The real problem is the corruption in the Umno leadership, which must bear the full responsibility for Malaysia's worst ranking in the past 17 years of Transparency International (TI) Corruption Perception Index (CPI) and losing out to more and more countries not only in the region, the Asia-Pacific but even to Islamic countries in the Organisation of Islamic Conference (OIC) in the fight against corruption.
When the TI CPI was first introduced in 1995, Malaysia was ranked No 23. I can still remember the condemnation by the then-prime minister Dr Mahathir Mohamad who accused it as part of the Western ‘white men’ conspiracy to demonise Asian countries as the global anti-corruption NGO was headquartered in Berlin.
What is most ironic is that in the months before he stepped down as prime minister in October 2003, he was singing a different tune, according legitimacy by giving his blessings to the annual TI CPI when he urged the country to aim to be among the top countries among the least corrupt nations in the annual TI CPI.
When Mahathir stepped down as prime minister, Malaysia's ranking in 2003 had dropped from 23rd in 1995 to 37th position!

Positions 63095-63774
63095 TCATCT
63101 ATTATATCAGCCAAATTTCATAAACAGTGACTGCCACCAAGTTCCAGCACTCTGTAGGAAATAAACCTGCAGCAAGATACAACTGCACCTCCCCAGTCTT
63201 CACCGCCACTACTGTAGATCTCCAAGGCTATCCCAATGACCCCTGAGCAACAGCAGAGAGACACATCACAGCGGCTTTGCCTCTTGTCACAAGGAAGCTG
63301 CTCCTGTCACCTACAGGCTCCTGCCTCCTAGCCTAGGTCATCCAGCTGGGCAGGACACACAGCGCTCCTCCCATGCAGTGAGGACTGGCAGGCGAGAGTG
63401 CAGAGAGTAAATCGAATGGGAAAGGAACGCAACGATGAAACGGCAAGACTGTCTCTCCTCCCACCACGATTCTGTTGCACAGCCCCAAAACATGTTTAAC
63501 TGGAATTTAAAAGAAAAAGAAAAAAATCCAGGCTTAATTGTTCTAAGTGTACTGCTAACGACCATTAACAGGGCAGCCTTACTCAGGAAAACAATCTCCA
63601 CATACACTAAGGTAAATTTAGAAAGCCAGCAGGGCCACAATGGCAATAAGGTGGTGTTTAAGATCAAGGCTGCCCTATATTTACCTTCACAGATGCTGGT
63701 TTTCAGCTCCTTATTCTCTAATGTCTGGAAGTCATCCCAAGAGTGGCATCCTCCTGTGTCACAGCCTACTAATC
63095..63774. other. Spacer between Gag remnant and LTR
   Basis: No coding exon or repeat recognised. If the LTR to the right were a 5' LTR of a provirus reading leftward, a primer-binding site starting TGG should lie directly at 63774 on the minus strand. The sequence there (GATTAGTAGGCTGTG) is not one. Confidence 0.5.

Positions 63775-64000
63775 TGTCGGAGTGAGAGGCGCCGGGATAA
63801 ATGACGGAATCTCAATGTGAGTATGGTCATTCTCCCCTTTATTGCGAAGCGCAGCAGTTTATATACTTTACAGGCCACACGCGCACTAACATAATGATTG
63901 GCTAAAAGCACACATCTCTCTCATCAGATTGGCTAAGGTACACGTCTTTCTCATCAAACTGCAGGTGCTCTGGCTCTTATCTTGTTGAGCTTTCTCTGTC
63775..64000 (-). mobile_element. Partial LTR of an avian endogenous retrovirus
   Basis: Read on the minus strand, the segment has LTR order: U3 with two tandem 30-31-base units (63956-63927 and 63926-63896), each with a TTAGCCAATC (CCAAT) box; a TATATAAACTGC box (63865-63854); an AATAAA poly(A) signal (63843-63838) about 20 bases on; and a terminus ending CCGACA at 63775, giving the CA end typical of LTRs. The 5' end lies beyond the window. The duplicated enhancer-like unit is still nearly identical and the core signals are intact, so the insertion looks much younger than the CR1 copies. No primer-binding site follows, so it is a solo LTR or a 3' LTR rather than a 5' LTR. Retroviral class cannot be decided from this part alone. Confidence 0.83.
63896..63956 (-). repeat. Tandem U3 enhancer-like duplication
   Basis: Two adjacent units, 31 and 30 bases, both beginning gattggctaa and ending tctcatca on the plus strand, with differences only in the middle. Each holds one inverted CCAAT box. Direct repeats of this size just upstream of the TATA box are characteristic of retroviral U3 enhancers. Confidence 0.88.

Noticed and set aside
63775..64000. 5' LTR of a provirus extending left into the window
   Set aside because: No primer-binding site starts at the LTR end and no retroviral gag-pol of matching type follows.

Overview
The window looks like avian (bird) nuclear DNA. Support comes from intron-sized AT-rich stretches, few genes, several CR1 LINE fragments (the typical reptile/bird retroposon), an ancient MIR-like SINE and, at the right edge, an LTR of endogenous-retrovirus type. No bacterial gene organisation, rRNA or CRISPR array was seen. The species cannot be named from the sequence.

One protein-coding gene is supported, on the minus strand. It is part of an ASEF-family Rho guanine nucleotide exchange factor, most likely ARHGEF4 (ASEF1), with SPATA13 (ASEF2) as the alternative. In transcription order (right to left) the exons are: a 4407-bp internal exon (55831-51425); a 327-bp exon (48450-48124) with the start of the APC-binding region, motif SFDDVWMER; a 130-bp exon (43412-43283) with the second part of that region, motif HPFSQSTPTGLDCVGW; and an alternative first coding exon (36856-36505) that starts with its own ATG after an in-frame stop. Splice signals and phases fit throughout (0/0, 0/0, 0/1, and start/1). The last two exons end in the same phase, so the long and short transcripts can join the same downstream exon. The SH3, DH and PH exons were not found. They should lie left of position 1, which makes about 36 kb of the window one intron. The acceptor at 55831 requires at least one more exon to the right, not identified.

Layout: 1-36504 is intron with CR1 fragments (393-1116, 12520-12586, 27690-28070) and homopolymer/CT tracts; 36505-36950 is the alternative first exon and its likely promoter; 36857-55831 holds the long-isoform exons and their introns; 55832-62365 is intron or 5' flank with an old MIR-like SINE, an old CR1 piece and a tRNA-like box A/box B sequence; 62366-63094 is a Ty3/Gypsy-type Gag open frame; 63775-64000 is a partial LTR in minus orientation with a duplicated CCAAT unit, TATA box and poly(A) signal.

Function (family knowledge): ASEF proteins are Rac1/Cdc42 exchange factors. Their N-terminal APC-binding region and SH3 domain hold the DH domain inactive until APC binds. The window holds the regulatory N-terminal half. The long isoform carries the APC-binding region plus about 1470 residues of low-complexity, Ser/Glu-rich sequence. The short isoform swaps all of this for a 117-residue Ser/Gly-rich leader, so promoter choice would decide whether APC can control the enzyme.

In the five-year premiership of Abdullah Ahmad Badawi, Malaysia's TI CPI plunged another ten places from 37th to 47th ranking in 2008 despite Abdullah's five-year National Integrity Plan to achieve at least 30th ranking in 2008.
But the sharpest drop in TI CPI ranking took place in the three years under the sixth prime minister, Najib Razak falling another 13 places to 60th ranking with the lowest TI CPI score of 4.3 in the TI CPI 2011.
With this backdrop of worsening corruption in Malaysia in the past two decades, with Malaysia under Najib even more corrupt than under the two previous Prime Ministers Mahathir and Abdullah, how can Umno leaders trivialise the grave problem of corruption of Malaysia under Umno?
Unless Umno leaders can present an iron-clad case that it is not Umno but the other BN parties like MCA, Gerakan, MIC, the Sabah and Sarawak BN parties which must bear the greatest responsibility for the critical corruption problem in Malaysia?
Instead of the denial syndrome trivialising the grave problem of corruption in Malaysia, Umno leaders should accept full responsibility by demonstrating the political will and commitment to fight grand corruption involving top political and government leaders, starting with a full public inquiry into the RM40 million Sabah ‘political donation’ scandal involving Sabah Chief Minister Musa Aman and Sabah timber trader Michael Chia.